Telltale’s Batman game continues to boldly redefine the Bruce Wayne/Batman origin story, rearranging origins for its most famous villains. Chief among them is Two-Face, née Harvey Dent, whose own origin story has been flipped inside out according to Telltale’s new Episode 3.

First, Bruce Wayne’s early history in Gotham received a much more prominent role, with the heir to Wayne Corp. having a much larger part in shaping Gotham’s brighter future. Next, Oswald Cobblepot was reimagined as a childhood friend of Wayne’s turned criminal whose fall from wealth is a kind of twisted mirror version of Bruce’s ascent as Batman. Now, it’s Harvey Dent’s turn.

Instead of the usual run for District Attorney, Harvey is going for the big chair, running for the office of Gotham’s mayor. Things seem to be going well for him, even getting himself involved in a relationship with Selina Kyle, aka Catwoman. What could go wrong for a man like him in Gotham?

A lot could go wrong.
A lot could go wrong.

Well, after the Penguin hijacks Harvey Dent’s big mayoral speech, the player is given the choice of who to rescue: Harvey or Selina. Leaving Dent alone against the Penguin will leave him to his ultimate fate as Two-Face.

To top it off, Selina has been getting cozy with Bruce Wayne, both in and out of his Batsuit. Their partnership both as their costumed alter-egos and outside of it eventually culminates in a sexual relationship between Kyle and Wayne, which, to be fair, was unavoidable.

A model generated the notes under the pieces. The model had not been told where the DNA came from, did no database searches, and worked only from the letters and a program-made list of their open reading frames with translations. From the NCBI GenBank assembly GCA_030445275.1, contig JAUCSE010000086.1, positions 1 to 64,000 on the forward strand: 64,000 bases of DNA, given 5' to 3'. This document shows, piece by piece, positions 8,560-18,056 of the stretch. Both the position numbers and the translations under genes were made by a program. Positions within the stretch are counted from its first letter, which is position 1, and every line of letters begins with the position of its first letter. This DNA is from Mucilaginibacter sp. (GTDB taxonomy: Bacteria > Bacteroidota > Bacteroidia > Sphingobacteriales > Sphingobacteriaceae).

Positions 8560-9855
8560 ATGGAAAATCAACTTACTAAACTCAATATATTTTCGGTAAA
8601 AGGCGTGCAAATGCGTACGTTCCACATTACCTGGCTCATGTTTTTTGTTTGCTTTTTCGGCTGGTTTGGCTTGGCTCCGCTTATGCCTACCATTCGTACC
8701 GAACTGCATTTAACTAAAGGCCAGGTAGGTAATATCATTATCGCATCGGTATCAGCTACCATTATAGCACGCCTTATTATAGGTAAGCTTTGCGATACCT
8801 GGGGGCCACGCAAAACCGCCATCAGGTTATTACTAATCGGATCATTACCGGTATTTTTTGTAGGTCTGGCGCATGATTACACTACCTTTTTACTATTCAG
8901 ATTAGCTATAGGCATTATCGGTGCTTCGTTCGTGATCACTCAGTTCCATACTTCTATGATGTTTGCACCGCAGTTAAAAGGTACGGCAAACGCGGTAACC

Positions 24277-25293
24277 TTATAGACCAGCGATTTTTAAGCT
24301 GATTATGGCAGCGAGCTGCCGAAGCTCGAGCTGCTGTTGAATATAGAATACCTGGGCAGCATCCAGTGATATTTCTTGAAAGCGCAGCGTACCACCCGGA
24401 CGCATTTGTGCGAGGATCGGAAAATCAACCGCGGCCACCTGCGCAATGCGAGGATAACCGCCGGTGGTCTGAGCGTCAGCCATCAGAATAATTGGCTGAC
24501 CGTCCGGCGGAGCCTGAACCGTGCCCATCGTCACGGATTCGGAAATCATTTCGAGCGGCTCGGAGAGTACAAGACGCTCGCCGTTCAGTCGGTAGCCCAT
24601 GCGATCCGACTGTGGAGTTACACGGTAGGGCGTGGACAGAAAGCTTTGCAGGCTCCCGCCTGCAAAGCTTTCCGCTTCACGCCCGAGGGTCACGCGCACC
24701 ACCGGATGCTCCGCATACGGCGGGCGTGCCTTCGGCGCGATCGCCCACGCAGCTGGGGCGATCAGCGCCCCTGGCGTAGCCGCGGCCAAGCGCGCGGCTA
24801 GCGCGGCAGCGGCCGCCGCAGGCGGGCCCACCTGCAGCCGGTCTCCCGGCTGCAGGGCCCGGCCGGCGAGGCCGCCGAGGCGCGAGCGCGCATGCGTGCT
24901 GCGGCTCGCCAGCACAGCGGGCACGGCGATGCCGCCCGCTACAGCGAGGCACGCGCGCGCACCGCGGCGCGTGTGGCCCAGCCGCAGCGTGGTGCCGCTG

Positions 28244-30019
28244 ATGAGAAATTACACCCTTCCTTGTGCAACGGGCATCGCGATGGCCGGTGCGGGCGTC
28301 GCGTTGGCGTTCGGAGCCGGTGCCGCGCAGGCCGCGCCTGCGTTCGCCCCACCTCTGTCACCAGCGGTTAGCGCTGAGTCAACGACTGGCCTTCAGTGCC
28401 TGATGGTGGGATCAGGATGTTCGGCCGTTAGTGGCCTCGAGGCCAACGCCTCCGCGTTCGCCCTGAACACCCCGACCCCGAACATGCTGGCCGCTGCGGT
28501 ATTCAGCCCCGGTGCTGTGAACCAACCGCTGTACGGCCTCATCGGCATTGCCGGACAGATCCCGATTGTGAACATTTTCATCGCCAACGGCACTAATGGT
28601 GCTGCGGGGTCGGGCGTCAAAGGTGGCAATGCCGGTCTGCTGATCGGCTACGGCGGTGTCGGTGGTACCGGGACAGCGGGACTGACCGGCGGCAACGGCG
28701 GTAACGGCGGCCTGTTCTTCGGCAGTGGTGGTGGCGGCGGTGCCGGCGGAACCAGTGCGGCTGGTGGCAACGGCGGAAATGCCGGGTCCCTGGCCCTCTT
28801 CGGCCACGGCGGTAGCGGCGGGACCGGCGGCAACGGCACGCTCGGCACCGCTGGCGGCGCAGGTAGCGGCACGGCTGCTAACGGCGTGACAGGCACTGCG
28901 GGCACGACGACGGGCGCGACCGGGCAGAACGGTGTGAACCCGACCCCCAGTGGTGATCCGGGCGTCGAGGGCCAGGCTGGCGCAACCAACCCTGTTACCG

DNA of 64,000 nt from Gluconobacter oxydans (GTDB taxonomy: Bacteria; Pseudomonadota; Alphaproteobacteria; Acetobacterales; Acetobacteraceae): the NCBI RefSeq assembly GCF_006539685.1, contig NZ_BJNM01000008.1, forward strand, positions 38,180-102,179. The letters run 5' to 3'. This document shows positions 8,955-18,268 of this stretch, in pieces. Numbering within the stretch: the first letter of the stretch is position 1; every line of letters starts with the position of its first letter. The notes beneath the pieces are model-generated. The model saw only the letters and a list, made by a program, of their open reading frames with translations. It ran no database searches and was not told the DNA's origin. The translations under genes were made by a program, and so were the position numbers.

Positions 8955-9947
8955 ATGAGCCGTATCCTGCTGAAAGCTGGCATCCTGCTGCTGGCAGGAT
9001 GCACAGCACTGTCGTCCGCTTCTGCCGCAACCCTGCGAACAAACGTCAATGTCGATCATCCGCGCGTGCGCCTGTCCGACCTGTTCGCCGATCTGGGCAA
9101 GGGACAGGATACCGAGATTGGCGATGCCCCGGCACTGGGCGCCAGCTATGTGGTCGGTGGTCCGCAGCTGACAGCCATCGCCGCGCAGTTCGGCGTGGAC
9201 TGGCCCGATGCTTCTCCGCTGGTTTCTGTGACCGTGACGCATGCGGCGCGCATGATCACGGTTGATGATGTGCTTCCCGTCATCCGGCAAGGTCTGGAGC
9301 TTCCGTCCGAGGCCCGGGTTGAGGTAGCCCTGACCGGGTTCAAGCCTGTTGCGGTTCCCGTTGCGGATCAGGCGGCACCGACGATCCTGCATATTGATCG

Still, Harvey ending up disfigured and betrayed by both his ex-lover and his (presumably) ex-best friend means his path to becoming Two-Face has been sped up, fast.

The origin story for Two-Face continues Telltale’s excellent take on the Batman mythos, deepening every hero and villain’s motiviations for becoming who they are ultimately, and Harvey Dent’s story is just another homerun for the narrative team at Telltale.

By bypassing the simplistic narrative of Dent getting doused with acid and suddenly he’s a bad guy, by presenting Dent as both sympathetic and vain, makes his transition into Two-Face that much more fascinating. Is the physical deformation so ruinous to Dent’s ego that it manifests his villainous tendencies?

It’s also interesting to see Dent exhibiting Two-Face-like behavior, even if his face isn’t ruined. That puts his whole character into question, despite the fact that he also proved himself as genuinely interested in saving Gotham. He’s a layered character, just like the rest of Telltale’s fantastic Batman cast.